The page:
KAREN TAM at YYZ Artists' Outlet (401 Richmond, #140), to August 12. 416-598-4546. Rating: NNN Rating: NNNNN
Health food consciousness, the lust for "authentic" cuisine and the recent the war on bean sprouts have all contributed to the once ubiquitous family-owned Canadian-Chinese restaurant taking a chop. Will chicken balls with a side of fries become a thing of the past?
Montreal-based Karen Tam celebrates the fading national institution in her walk-in installation Shangri-La Café, A Division of Gold Mountain Restaurant.
She convincingly turns a room at YYZ into a 40-seat restaurant with borrowed and homemade props.
Ten red-and-white silkscreened lamp shades adorned with characters, nature scenes and patterns light the room. The Asian decor, laminate countertop and dated jukebox sporting Wang Chung all shout Westernized Chinese eatery.
But Tam, who grew up in a place like this with her restaurateur parents, deals in more than nostalgia, examining the history of Chinese Canadians from 19th-century CPR days. After building the railway, many Chinese workers were denied any other kinds of work. Some started restaurant ventures, work nearly as backbreaking as driving 9-inch nails.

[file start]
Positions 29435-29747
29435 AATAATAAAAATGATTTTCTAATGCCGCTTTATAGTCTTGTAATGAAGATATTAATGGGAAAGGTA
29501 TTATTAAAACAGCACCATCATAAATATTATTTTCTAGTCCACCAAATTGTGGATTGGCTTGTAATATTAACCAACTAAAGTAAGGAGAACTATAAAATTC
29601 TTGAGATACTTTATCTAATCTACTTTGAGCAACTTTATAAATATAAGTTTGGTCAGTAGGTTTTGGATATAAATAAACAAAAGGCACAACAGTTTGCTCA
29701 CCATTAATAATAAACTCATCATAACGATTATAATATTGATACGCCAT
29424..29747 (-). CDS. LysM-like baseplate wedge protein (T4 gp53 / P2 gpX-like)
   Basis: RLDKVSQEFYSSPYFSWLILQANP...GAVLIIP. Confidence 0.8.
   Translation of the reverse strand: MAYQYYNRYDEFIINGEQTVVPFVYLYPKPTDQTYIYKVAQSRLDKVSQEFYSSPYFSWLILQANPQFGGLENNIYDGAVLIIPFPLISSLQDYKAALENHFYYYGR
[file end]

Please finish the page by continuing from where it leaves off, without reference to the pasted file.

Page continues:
On wooden tables, a brief guide to Westernized Chinese food disguised as a menu offers facts on the origin of popular dishes and of racial slurs, and a video introduces proprietors of local Chinese restaurants. Another video features Tam trailing her father, Gordon, just before her parents sold the family business, as he makes plum sauce and wontons.
Instructive on the one hand plum sauce is in fact made with canned pumpkin rather than plums it's also touching to see Gordon's pride in his work as his daughter documents him.
The revelation of this largely unconsidered side of the Canadian-Chinese restaurant as a place of familial bonding and a second home is ultimately what makes the show come alive.